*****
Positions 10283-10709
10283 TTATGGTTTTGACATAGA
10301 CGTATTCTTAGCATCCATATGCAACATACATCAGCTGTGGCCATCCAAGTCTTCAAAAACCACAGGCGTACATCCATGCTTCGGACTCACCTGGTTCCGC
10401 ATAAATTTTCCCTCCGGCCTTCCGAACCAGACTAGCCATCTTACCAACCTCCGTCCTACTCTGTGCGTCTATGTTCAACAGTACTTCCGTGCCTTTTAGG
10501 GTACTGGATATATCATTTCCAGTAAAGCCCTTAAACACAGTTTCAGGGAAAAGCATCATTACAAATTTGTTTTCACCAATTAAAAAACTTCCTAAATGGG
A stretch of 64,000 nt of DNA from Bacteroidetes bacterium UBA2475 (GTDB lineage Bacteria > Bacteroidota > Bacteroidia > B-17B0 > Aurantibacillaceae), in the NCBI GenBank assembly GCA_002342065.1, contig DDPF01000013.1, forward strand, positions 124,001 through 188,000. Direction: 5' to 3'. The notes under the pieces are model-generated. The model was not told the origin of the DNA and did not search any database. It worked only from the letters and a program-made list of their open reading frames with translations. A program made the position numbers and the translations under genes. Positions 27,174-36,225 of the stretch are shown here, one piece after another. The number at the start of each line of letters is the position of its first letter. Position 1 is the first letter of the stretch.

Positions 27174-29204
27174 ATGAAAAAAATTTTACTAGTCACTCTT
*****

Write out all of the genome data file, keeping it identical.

Positions 10283-10709
10283 TTATGGTTTTGACATAGA
10301 CGTATTCTTAGCATCCATATGCAACATACATCAGCTGTGGCCATCCAAGTCTTCAAAAACCACAGGCGTACATCCATGCTTCGGACTCACCTGGTTCCGC
10401 ATAAATTTTCCCTCCGGCCTTCCGAACCAGACTAGCCATCTTACCAACCTCCGTCCTACTCTGTGCGTCTATGTTCAACAGTACTTCCGTGCCTTTTAGG
10501 GTACTGGATATATCATTTCCAGTAAAGCCCTTAAACACAGTTTCAGGGAAAAGCATCATTACAAATTTGTTTTCACCAATTAAAAAACTTCCTAAATGGG
A stretch of 64,000 nt of DNA from Bacteroidetes bacterium UBA2475 (GTDB lineage Bacteria > Bacteroidota > Bacteroidia > B-17B0 > Aurantibacillaceae), in the NCBI GenBank assembly GCA_002342065.1, contig DDPF01000013.1, forward strand, positions 124,001 through 188,000. Direction: 5' to 3'. The notes under the pieces are model-generated. The model was not told the origin of the DNA and did not search any database. It worked only from the letters and a program-made list of their open reading frames with translations. A program made the position numbers and the translations under genes. Positions 27,174-36,225 of the stretch are shown here, one piece after another. The number at the start of each line of letters is the position of its first letter. Position 1 is the first letter of the stretch.

Positions 27174-29204
27174 ATGAAAAAAATTTTACTAGTCACTCTT